However, by the time the album was drawing such raves, the Trio had long since headed in three separate directions, as individual schedules and commitments demanded. For his part, Baker returned to his beloved DJQ. Following a widely hailed week-long engagement at New York Citys Iridium in March of 1997, plans were made to capture the groups energy and artistry on tape. That was the chance to work up some new material, says Miles of the Iridium stand. Instead of doing standards, we started to do more obscure things, like Moon Rays by Horace Silver, Mademoiselle Mabry by Miles Davis, and then Jerry Hahns The Method. We also did some of my music, too mostly things from my WOMANS DAY album.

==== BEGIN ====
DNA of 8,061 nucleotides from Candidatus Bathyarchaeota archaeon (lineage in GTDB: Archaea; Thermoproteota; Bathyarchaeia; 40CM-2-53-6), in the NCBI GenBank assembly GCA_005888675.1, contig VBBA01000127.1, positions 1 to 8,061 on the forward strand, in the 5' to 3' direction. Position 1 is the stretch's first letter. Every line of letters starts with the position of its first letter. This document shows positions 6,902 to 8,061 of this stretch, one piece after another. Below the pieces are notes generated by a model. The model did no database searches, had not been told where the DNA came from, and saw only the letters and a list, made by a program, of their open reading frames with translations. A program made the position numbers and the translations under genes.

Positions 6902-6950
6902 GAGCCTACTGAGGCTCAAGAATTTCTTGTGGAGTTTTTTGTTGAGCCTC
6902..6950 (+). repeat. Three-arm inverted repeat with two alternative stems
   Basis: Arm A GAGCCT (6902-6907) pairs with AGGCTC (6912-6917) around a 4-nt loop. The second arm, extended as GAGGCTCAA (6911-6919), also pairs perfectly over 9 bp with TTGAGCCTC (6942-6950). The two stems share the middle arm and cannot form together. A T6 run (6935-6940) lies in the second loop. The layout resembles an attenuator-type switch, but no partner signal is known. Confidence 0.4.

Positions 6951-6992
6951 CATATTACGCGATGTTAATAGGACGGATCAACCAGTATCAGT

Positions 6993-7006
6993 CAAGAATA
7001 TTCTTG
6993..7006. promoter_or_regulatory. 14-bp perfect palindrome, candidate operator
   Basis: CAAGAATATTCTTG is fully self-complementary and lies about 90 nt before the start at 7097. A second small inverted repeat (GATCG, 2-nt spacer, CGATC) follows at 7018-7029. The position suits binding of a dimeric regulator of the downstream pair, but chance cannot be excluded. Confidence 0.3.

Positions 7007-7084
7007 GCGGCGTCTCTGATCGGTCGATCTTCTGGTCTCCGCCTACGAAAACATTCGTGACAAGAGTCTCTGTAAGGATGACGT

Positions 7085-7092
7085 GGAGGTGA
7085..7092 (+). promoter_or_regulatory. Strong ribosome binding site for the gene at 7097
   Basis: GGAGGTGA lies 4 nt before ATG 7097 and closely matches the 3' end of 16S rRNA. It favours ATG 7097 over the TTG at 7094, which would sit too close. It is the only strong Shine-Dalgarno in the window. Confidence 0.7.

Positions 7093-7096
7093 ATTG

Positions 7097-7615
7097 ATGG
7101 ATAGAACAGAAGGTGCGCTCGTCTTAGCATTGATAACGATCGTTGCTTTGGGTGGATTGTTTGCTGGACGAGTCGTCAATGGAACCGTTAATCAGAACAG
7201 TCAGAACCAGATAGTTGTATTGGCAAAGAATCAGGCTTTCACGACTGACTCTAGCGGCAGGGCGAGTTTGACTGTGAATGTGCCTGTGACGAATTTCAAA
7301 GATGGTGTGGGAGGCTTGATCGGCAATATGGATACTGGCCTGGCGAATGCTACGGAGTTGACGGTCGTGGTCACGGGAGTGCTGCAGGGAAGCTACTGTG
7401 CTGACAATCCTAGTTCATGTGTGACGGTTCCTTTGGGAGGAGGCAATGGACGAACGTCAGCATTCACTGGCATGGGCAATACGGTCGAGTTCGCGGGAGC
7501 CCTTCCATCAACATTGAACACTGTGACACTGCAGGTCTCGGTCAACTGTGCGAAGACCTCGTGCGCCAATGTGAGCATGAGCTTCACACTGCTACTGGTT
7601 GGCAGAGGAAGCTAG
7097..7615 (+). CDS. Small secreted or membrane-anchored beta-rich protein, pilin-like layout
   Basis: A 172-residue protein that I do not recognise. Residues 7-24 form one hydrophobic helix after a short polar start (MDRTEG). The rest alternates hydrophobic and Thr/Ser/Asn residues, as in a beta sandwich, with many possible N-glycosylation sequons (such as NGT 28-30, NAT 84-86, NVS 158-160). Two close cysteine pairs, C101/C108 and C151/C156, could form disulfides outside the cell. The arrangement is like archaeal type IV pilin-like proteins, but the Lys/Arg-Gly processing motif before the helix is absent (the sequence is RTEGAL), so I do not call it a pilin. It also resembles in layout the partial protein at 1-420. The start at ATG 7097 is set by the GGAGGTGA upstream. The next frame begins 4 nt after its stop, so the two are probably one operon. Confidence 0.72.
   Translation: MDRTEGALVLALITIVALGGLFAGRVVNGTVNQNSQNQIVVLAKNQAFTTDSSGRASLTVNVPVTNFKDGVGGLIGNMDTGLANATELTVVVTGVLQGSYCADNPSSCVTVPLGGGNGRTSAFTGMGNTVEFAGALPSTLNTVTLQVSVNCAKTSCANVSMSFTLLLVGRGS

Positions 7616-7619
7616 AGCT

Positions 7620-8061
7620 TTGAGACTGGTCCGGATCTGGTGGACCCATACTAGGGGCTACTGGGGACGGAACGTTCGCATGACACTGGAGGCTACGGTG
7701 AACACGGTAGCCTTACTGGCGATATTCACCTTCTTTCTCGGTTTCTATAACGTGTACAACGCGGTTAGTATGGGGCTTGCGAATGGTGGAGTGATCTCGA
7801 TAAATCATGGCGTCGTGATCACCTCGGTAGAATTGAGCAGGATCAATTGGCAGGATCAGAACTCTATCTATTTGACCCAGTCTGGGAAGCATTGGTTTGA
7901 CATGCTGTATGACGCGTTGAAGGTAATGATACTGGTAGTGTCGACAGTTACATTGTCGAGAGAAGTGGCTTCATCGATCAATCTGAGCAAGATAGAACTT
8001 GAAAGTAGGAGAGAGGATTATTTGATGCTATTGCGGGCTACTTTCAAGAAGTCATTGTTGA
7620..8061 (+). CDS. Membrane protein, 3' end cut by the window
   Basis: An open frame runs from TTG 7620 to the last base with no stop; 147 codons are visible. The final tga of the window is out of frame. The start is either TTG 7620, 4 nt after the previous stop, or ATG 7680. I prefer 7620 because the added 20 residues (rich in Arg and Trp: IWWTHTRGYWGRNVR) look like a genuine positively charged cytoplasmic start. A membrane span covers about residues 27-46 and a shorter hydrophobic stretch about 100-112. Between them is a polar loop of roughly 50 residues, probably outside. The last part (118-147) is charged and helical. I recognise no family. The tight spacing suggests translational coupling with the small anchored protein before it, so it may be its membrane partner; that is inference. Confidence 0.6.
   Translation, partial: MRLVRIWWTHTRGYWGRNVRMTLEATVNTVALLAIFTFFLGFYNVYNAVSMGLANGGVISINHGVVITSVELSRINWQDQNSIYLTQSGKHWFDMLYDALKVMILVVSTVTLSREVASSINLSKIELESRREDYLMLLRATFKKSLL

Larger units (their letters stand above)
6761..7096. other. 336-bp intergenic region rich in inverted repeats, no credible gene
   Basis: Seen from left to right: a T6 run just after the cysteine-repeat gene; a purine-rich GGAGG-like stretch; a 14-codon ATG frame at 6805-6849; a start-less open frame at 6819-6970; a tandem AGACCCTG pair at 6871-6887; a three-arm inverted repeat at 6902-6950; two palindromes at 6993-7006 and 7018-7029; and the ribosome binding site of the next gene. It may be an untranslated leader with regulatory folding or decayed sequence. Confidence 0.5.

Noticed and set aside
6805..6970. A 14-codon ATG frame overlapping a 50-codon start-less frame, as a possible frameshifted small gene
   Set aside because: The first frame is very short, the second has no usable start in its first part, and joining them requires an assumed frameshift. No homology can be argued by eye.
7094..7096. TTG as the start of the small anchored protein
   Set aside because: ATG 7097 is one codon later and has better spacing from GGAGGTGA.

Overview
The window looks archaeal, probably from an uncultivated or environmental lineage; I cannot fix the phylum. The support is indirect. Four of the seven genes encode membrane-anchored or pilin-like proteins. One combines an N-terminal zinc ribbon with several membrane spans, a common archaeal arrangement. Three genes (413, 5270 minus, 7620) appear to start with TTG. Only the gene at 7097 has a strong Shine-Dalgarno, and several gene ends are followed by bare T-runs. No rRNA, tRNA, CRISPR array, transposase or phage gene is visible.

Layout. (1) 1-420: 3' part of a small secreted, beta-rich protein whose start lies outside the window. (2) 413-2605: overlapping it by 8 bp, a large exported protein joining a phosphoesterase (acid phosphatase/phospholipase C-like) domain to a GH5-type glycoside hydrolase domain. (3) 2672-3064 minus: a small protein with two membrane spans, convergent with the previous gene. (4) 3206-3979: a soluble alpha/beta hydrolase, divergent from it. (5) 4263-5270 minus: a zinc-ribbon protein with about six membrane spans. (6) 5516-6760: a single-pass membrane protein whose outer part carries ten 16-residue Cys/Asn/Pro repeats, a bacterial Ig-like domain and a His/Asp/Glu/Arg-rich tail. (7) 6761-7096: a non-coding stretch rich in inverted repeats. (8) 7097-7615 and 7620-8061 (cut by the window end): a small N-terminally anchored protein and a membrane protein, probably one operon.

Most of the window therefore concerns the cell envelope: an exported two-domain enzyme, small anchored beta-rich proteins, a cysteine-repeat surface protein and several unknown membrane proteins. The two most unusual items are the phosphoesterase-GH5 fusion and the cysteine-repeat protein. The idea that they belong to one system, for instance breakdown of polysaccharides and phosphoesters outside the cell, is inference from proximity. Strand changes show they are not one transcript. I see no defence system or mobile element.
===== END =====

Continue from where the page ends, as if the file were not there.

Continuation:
The New York Times writer on hand for one Iridium set was also taken with Baker and the diversity of sounds and styles the DJQ employed. Mr. Baker... implies a lot with a little, and often conversely a delicate idea with a heavy technique, said Ben Ratliff, comparing his drumming to that of a 1930s show band or of Ornette Colemans 60s-era drummer, Edward Blackwell.

On March 29th, 1999 barely more than a week prior to the release of COWARD OF THE COUNTY the DJQ2O played what may have been their farewell American performance. On stage at the venerable Hermans Highway in Denver, the group played the complete album notably, for the first time since it was recorded before a packed house of jazz heads, rockers, and regulars. On April 6th as the album arrived in stores Baker was leaving his cherished Colorado, after more than five years, to take up residence in South Africa. However, as is always true with Ginger, the unpredictable can surely be predicted.